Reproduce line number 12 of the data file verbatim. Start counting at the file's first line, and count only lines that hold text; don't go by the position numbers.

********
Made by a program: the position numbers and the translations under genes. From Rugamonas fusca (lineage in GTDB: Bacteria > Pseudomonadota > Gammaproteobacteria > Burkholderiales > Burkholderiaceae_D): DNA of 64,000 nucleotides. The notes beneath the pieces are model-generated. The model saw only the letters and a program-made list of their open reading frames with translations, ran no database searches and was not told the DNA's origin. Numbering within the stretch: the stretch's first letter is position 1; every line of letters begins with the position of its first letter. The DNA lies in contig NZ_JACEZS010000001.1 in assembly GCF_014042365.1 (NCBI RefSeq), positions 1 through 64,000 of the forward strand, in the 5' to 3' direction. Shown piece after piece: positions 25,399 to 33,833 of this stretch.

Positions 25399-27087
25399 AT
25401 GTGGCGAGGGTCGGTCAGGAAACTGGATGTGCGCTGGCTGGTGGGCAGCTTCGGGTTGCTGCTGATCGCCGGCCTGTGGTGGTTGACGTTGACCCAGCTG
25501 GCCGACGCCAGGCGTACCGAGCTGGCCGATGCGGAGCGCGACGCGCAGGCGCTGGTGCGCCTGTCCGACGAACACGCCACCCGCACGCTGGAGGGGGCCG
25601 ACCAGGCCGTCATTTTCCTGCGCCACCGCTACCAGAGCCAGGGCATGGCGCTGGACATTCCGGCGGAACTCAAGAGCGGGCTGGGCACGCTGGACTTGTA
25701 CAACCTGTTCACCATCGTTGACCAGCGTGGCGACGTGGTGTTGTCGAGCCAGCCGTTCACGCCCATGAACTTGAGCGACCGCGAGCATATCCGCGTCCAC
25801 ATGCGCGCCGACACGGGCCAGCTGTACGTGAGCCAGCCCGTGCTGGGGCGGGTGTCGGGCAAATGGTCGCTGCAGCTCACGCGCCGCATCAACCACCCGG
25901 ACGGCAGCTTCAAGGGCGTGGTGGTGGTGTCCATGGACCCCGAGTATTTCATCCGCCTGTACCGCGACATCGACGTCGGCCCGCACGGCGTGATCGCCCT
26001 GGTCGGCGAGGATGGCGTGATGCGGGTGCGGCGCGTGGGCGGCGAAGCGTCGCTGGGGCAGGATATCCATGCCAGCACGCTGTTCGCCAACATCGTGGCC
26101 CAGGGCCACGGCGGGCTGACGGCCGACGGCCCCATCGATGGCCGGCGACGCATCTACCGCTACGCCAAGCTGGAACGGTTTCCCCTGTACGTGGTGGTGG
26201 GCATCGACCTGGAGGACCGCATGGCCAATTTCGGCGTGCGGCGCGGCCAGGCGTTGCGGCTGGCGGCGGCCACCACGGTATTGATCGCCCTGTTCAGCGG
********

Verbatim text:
26201 GCATCGACCTGGAGGACCGCATGGCCAATTTCGGCGTGCGGCGCGGCCAGGCGTTGCGGCTGGCGGCGGCCACCACGGTATTGATCGCCCTGTTCAGCGG